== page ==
Too many people create victims by drowning them in sympathy and sentimentality. To say to someone who has lost everything “I believe in you and I know you can do this” is the most powerful affirmation you can offer. To say “Oh you poor darling, how you have suffered” is to keep them stuck in despair.
AB: This is incredible work. Your passion for your music and for the children are very apparent. This passion really crosses over to your writing. Of your published work, which book or written pieces have proved to be most successful?
WW: My short story Fields of Grace, which won the WW/Penguin Short Story Contest in 2007 was probably the most universally popular thing I’ve written. Nearly everybody found something in it that resonated.
The other published piece was a humorous poem I wrote called The Wife of Lance Allot, a parody of The Lady of Shallot. It came second the Wergle Flomp Humorous Poetry Contest 2010 run by Winning Writers https://winningwriters.com and loads of people thought it was hilarious. Some didn’t get it all!
A short story called Zabadiah published by Foliate Oak Literary Magazine 2010 www.foliateoak.com also had lots of positive feedback and then of course we come to Catch The Moon, Mary, published by Linen Press UK https://www.linen-press.com in 2015. It’s had a very mixed response. Some people find it very challenging and difficult to get through, others have raved about it.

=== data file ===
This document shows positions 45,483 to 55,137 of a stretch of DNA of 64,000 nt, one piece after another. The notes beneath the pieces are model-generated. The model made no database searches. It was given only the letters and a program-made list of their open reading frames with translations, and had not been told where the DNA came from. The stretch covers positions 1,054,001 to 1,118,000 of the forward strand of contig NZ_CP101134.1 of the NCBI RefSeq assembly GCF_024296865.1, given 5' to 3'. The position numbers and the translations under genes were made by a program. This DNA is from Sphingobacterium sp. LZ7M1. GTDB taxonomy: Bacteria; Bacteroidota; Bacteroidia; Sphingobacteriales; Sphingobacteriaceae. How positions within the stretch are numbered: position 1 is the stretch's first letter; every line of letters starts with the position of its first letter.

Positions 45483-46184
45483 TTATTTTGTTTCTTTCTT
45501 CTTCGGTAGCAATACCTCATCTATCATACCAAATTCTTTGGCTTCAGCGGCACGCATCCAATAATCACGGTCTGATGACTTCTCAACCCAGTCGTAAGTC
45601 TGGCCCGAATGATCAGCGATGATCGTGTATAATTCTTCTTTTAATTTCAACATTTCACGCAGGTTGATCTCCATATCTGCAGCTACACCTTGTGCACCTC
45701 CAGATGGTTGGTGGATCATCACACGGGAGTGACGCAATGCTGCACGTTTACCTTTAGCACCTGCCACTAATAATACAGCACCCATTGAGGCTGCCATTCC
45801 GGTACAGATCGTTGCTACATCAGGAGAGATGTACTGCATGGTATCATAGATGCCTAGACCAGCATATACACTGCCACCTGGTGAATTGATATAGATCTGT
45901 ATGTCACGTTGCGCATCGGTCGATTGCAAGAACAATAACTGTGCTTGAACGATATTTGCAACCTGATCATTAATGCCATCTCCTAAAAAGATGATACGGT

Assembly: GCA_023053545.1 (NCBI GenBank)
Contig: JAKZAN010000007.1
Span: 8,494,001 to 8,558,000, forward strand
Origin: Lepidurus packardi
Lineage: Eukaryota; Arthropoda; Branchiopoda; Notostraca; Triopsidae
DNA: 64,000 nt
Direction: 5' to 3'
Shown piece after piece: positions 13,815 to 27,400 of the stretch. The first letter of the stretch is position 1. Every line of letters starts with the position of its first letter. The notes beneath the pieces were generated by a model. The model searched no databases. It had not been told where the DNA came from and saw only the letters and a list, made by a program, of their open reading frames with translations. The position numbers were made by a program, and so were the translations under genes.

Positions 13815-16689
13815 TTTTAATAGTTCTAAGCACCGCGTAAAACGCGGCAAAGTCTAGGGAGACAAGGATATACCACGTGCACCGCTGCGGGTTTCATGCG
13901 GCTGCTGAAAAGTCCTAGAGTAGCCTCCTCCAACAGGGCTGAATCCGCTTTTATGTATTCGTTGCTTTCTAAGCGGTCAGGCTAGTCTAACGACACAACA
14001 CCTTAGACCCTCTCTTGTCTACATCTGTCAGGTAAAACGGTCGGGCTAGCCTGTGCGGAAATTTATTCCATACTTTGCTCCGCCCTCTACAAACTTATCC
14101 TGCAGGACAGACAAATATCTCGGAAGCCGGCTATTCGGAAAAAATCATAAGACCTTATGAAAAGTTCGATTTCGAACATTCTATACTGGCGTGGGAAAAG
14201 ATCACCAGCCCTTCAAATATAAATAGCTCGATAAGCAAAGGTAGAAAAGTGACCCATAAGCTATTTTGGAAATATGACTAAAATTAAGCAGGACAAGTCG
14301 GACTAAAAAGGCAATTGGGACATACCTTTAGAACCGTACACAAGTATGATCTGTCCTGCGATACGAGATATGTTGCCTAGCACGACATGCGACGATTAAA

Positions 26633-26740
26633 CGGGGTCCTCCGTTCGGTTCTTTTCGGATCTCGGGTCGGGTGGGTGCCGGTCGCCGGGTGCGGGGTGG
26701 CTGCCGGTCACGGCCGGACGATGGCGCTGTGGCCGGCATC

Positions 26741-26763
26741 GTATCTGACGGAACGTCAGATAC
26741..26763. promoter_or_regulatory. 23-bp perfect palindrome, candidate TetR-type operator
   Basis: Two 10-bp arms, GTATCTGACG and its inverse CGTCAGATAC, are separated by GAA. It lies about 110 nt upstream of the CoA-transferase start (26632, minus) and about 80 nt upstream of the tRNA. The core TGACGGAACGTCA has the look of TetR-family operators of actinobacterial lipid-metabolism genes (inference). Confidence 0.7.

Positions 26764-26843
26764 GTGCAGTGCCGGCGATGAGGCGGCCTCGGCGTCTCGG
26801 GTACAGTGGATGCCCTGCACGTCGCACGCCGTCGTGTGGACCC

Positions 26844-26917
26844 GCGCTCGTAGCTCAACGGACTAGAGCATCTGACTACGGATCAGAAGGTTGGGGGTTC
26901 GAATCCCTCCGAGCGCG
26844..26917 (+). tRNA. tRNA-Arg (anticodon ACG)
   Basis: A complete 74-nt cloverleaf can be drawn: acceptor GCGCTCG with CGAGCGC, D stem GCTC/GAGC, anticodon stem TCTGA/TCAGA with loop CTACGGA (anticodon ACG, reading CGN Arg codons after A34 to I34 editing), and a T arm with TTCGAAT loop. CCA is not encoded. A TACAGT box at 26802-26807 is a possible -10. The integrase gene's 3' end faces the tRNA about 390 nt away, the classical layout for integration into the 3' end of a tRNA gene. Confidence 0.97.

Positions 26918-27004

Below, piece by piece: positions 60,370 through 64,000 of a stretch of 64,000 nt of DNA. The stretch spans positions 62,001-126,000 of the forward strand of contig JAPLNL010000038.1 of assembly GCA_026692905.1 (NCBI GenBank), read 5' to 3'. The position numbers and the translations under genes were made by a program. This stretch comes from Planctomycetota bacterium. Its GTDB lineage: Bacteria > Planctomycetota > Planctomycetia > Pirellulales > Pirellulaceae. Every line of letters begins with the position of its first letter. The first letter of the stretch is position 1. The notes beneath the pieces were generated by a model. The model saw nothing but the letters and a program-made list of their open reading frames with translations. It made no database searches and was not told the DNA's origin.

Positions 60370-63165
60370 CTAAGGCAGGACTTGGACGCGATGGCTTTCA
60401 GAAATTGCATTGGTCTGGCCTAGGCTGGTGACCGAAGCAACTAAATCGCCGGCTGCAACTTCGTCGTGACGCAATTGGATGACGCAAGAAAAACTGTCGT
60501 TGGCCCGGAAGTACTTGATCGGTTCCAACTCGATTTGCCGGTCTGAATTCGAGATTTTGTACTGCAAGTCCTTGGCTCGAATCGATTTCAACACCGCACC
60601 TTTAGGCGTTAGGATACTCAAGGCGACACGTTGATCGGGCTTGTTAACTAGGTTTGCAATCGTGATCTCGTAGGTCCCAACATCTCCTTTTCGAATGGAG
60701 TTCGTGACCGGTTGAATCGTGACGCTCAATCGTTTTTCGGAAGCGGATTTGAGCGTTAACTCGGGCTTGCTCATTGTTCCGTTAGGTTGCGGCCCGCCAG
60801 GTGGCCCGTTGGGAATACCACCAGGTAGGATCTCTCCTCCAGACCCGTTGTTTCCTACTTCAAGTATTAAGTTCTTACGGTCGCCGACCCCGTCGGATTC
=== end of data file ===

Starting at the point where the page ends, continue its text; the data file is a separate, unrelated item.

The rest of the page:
AB: You are a very busy person. You are musically talented, you volunteer, and you’re a published author. These are some remarkable achievements. Many new writers have careers, families, and are trying to publish their own stories. For new authors, what are the pros and cons of self-publishing versus using a publisher?
WW: No matter which way you go never settle for second best. Writing is a calling. It’s hard work, often thankless and demanding, it brings out your best and your worst, it requires/demands years of dedication and incessant rejection and the right WORD is elusive at best, a trickster at worst. It tests your character and your spirit and when finally after multiple drafts your story still doesn’t quite hang together you feel cheated out of the life you might have enjoyed had you not been stuck behind your desk writing! And yet, if you’ve got the right stuff you’ll go back to the page and redraft until the story begins to cohere. At that point you may consider testing the publishing waters by submitting to houses open to unsolicited mss (manuscripts). Please DON’T.